Article 1, Section 9, Clause 3
[Volume 3, Page 346]
Alexander Hamilton, A Second Letter from PhocionApril 1784Papers 3:543--45
If we examine it with an unprejudiced eye, we must acknowledge not only that it was an evasion of the treaty, but a subversion of one great principle of social security, to wit, that every man shall be presumed innocent until he is proved guilty: This was to invert the order of things; and instead of obliging the state to prove the guilt, in order to inflict the penalty, it was to oblige the citizen to establish his own innocence, to avoid the penalty. It was to excite scruples in the honest and conscientious, and to hold out a bribe to perjury.
That this was an evasion of the treaty, the fourth proposition already laid down will illustrate. It was a mode of inquiry who had committed any of those crimes to which the penalty of disqualification was annexed, with this aggravation, that it deprived the citizen of the benefit of that advantage which he would have enjoyed by leaving, as in all other cases, the burthen of the proof upon the prosecutor.
To place this matter in a still clearer light, let it be supposed, that instead of the mode of indictment and trial by jury, the legislature was to declare that every citizen who did not swear he had never adhered to the King of Great-Britain, should incur all the penalties which our treason laws prescribe. Would this not be a palpable evasion of the treaty, and a direct infringement of the constitution? The principle is the same in both cases, with only this difference in the consequences; that in the instance already acted upon, the citizen forfeits a part of his rights,--in the one supposed he would forfeit the whole. The degree of punishment is all that distinguishes the cases. In either justly considered, it is substituting a new and arbitrary mode of prosecution to that antient and highly esteemed one, recognized by laws and the constitution of the state; I mean the trial by jury.
Let us not forget that the constitution declares that trial by jury in all cases in which it has been formerly used, should remain inviolate forever, and that the legislature should at no time, erect any new jurisdiction which should not proceed, according to the course of the common law. Nothing can be more repugnant to the true genius of the common law, than such an inquisition as has been mentioned into the consciences of men.
A share in the sovereignty of the state, which is exercised by the citizens at large, in voting at elections is one of the most important rights of the subject, and in a republic ought to stand foremost in the estimation of the law. It is that right, by which we exist a free people; and it certainly therefore will never be admitted, that less ceremony ought to be used in divesting any citizen of that right, than in depriving him of his property. Such a doctrine [Volume 3, Page 347] would ill suit the principles of the revolution, which taught the inhabitants of this country to risk their lives and fortunes in asserting their liberty; or in other words, their right to a share in the government. That portion of the sovereignty, to which each individual is entitled, can never be too highly prized. It is that for which we have fought and bled; and we should cautiously guard against any precedents, however they may be immediately directed against those we hate, which may in their consequences render our title to this great privilege, precarious. Here we may find the criterion to distinguish the genuine from the pretended whig. The man that would attack that right, in whatever shape, is an enemy to whiggism.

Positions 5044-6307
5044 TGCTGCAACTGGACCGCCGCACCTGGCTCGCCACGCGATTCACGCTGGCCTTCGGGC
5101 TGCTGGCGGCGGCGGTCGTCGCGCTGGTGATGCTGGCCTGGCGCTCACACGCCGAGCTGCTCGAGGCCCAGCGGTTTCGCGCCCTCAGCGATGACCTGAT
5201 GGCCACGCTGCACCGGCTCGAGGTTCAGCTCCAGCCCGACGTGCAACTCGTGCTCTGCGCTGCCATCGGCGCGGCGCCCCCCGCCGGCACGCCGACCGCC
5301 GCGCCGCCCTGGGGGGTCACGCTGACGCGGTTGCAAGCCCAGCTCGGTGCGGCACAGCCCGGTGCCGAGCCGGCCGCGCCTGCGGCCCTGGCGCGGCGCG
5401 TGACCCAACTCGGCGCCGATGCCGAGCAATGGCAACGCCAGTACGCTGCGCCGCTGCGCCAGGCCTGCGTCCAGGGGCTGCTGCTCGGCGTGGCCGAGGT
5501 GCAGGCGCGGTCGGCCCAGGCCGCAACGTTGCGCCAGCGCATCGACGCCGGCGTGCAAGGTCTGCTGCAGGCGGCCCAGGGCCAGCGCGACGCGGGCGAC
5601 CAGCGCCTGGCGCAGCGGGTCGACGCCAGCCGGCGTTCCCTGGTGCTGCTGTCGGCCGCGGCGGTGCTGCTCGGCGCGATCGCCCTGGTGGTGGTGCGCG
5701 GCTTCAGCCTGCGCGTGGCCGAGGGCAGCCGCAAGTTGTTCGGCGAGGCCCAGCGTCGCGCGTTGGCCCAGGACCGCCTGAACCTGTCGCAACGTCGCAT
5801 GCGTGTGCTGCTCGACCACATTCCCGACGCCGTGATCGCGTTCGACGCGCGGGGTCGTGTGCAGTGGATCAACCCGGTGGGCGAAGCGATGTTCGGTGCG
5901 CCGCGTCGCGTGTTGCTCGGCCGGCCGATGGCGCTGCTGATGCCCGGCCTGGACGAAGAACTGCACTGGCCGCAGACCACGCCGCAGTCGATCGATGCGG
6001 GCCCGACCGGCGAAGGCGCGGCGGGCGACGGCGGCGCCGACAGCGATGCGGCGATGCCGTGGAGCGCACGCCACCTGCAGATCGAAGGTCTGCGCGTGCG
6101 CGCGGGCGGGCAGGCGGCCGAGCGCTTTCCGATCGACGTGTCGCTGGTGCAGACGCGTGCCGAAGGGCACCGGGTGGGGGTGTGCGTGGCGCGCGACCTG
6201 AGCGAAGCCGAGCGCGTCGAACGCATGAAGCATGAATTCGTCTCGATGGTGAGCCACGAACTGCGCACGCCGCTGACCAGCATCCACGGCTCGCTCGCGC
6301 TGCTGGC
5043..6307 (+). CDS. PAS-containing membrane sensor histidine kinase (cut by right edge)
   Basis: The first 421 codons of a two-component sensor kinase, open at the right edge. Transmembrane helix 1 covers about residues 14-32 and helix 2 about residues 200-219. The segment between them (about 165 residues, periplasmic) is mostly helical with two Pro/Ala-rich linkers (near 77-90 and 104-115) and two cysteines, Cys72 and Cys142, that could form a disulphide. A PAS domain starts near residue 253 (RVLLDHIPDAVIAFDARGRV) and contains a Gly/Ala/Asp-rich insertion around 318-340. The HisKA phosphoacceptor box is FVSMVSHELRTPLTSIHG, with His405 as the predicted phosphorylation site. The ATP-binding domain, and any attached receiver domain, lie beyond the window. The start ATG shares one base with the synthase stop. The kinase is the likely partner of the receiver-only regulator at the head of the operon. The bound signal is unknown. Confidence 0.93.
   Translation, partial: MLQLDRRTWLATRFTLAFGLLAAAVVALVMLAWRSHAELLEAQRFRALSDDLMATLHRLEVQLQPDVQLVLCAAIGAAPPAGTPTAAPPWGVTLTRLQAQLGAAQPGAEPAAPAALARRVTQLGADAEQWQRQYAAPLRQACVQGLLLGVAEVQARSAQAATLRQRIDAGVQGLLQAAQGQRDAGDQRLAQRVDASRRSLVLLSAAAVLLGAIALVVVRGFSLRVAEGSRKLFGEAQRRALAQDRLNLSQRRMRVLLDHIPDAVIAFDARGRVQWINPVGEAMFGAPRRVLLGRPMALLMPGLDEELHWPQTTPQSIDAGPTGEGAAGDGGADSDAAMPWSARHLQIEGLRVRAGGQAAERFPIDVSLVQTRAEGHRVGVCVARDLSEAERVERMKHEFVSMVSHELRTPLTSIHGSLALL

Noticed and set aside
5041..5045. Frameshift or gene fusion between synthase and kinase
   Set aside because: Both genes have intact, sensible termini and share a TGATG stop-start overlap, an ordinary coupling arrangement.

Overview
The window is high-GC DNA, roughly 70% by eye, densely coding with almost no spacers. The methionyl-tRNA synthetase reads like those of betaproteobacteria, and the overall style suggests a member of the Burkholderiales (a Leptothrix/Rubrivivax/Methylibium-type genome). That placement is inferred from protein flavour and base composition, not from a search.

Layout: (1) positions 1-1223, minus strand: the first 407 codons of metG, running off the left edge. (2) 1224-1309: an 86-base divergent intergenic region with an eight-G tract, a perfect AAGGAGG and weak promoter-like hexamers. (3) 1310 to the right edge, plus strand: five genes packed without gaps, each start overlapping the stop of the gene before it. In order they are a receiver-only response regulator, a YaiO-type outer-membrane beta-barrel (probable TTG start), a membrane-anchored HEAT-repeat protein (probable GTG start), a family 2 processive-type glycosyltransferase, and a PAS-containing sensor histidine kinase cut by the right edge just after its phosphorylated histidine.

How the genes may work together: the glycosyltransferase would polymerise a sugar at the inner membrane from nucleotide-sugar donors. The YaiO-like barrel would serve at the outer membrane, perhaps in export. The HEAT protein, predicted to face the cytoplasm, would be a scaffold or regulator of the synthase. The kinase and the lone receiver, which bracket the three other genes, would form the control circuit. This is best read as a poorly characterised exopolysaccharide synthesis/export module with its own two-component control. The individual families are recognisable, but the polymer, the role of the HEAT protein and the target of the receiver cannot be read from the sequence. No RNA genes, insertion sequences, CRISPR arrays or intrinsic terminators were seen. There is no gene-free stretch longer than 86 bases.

If any oath, with retrospect to past conduct, were to be made the condition, on which individuals, who have resided within the British lines, should hold their estates; we should immediately see, that this proceeding would be tyrannical, and a violation of the treaty, and yet when the same mode is employed to divest that right, which ought to be deemed still more sacred, many of us are so infatuated as to overlook the mischief.
To say that the persons, who will be affected by it, have previously forfeited that right, and that therefore nothing is taken away from them, is a begging of the question. How do we know who are the persons in this situation? If it be answered, this is the mode taken to ascertain it, the objection returns, 'tis an improper mode, because it puts the most essential interests of the citizen upon a worse footing, than we should be willing to tolerate where inferior interests were concerned; and because to elude the treaty it substitutes to the established and legal mode of investigating crimes, and inflicting forfeitures, on[e] that is unknown to the constitution, and repugnant to the genius of our law.
The Papers of Alexander Hamilton. Edited by Harold C. Syrett et al. 26 vols. New York and London: Columbia University Press, 1961--79. See also: Federalist
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